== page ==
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Best Italian Restaurant in Rhode Island
Have you been to the best kept secret in Rhode Island? No one compares. Forget Federal Hill Located in West Warwick, RI Voted best Italian Restaurant by Rhode Island Monthly
By: RE JOHNSON
Rhode Islands Best Italian Restaurant
Voted best Itialian restaurant by Rhode Island Monthly
With good reason...
A romantic, quiet, full service gourmet hidaway
Forget Federal Hill
You have to try this place!
Read the reviews!
"In Chef Alfie We Trust
Terms like "destinaton dining" and "authentic Italian" take on new meaning at San Vivaldo Trattoria, which is tucked away in the middle of West Warwick with Tuscan-born culinary mastermind Chef Alfiero Bigazzi at the helm.
"Don't be difficult, relax and drink lots of wine!" trumpets the restaurant's Web site. Chef Alfiero Bigazzi has built quite the "in-the-know"
By the early 1970s, Bigazzi was sharpening his skills in Florence and Genoa. Following the death of his father, he eventually found his way to New England, garnering acclaim as a personal chef to high-rollers ("whales") at Foxwoods.
Bigazzi ultimately purchased an affordable and accessible spot, a tiny red house on Providence Street in West Warwick, less than one mile from the base of Bald Hill Road. “Too many places in Providence, and too expensive by the water,” he explains.
The interior of the red house is tiny at best (in restaurant-speak, we’re talking six at the bar, along with five four-tops and one six-top). A bay window is lined with bottles (Bigazzi boasts more than 600 wines, ranging from $18 to $750), and Italian soccer jerseys on wire hangers adorn the walls.
The Web site declares that “this is a one-man operation, so please order quickly.” He ain’t kidding. The busy weekends usually require a bartender/server helping him out, but on Sundays Bigazzi rolls solo, ably serving as host, waiter, and chef.
“I feel bad because everyone comes at once on Friday and Saturday, and I can’t seat everybody, so if you don’t have a reservation, don’t bother showing up,” he informed us during a quiet Sunday night visit. Then came the inquiry: “So whaddya wanna eat this evening, gentlemen?”
“Um, well, we saw on your Web site that you have — ” I sputtered, and received an aspetta, or “that’s enough out of you,” in Italian. There is no printed menu on the premises, because Bigazzi will recite whatever is fresh that day, the golden rule in Italian cooking.
We placed our gastronomical trust in the chef, a wise decision from start to finish. Fifteen minutes later, two small plates arrived as Bigazzi described the visually alluring offerings: a small mound of mesclun greens dressed with homemade aged balsamic, a slice of bruschetta topped with chick peas and his own smoked mozzarella, and a cold stuffed tomato with couscous topped with a rectangular slab of raw tuna.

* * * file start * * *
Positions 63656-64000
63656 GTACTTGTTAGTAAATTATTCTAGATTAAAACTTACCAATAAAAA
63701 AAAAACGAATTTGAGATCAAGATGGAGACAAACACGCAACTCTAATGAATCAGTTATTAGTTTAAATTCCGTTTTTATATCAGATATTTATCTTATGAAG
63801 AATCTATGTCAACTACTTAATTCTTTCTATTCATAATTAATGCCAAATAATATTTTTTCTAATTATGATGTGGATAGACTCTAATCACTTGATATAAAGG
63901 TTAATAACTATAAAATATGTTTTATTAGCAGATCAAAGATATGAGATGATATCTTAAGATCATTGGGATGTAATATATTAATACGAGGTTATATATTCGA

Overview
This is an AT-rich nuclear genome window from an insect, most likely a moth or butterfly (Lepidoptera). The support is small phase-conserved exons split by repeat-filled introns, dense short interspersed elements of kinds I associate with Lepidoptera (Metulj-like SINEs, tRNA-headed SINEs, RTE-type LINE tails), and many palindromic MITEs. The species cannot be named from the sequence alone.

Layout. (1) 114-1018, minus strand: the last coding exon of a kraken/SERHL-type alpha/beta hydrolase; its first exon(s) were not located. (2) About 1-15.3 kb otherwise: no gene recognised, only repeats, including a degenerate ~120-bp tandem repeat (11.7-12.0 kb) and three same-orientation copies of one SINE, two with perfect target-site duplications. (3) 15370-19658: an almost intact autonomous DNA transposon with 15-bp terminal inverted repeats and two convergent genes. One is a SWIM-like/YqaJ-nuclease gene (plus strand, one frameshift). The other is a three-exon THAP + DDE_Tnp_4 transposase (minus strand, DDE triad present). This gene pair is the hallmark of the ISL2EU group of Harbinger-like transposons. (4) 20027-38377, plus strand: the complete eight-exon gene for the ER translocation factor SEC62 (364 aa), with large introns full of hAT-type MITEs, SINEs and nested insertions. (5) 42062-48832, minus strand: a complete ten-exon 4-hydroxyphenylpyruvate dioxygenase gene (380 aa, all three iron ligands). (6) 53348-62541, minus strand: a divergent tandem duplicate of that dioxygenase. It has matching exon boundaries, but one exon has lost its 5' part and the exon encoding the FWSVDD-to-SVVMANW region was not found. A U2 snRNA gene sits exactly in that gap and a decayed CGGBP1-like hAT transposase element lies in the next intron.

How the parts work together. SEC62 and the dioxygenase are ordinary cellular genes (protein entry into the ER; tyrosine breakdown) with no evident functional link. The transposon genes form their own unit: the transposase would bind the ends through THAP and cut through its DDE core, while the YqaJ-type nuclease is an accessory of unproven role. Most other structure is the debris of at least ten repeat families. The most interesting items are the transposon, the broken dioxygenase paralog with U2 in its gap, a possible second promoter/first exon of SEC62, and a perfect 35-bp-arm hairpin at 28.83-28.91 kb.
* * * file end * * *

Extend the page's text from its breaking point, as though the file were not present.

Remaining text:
Words cannot describe the color scheme and flavors bursting off this plate. My buddy Tom summed up the sense of discovery succinctly: “I can’t believe I’m eating this — in West Warwick.”
Tom’s filet mignon was accompanied by risotto and roasted fingerling potatoes, accompanied by a small helping of marinated eggplant. The steak knife wasn’t needed, a situation akin to mom’s fork-tender pot roast, and it had a delicious, flavorful char (a coffee rub, perhaps?), which triggered another highly entertaining Alfie discourse about his dry-aged filets.
The accompanying starches were perfectly cooked and seasoned, outdone only by the tender, balsamic-infused eggplant salad of sorts. Phenomenal. We finally addressed the tortellini Bolognese, then simultaneously put down our forks, and paused with eyes wide open; not often will a bowl of pasta leave you speechless. Bigazzi beamed with a prideful smile when we acknowledged the fresh-grated nutmeg in this simple, yet masterful presentation.
I was initially disappointed to learn that the coniglio in umido (rabbit braised with olives, served atop polenta) was unavailable, but all was forgotten when my spaghetti allo seoglio arrived with a boatload of cuttlefish, calamari (tentacles intact — hallelujah!), and diced clams, accented by a distinctly clean and fruity olive oil. All three plates were wiped clean.
It was a bit late for Bigazzi’s signature tableside flambé desserts, and he instead headed back to prep his tortino di risotto al forno, a rice cake sautéed in rum and topped with dried fruits. Each bite revealed layers of crisp, dense, and chewy textures like a warm oatmeal cookie.
Chef Alfie then poured a round of Chianti and delivered a plate of that smoked mozzarella with thin, fresh-baked foccacia crisps to officially end the evening. He broke down the math as he delivered our tab, $50 for all three entrees. What? The appetizer plates were $8 apiece and our dessert under $10. To say we were elated to have stumbled upon this place is an incalculable understatement.
San Vivaldo newbies may find Bigazzi initially abrasive (just remember: futbol and Fiats), but nothing could be further from the truth. While recently recommending San Vivaldo to a friend, an eavesdropper chimed in, “escargot, veal scallopini and crepes Suzette for dessert; perfect every time.” As if we needed three more reasons to revisit Chef Alfie.
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The Best Italian restaurant in Rhode Island. Period You will tell your friends after dining here..the food is outstanding and the atmosphere is perfect...why wait on a saturday night for a fast food table..head here...you will be pleased and excited to tell your friend the gem italian restaurant you have found!